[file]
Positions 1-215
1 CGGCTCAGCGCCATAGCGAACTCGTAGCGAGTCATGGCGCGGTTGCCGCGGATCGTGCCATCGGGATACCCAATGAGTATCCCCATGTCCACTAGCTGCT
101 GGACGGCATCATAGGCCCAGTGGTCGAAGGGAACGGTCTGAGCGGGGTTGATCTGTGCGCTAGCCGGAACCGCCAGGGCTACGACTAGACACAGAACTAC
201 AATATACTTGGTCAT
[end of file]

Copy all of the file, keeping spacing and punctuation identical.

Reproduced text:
Positions 1-215
1 CGGCTCAGCGCCATAGCGAACTCGTAGCGAGTCATGGCGCGGTTGCCGCGGATCGTGCCATCGGGATACCCAATGAGTATCCCCATGTCCACTAGCTGCT
101 GGACGGCATCATAGGCCCAGTGGTCGAAGGGAACGGTCTGAGCGGGGTTGATCTGTGCGCTAGCCGGAACCGCCAGGGCTACGACTAGACACAGAACTAC
201 AATATACTTGGTCAT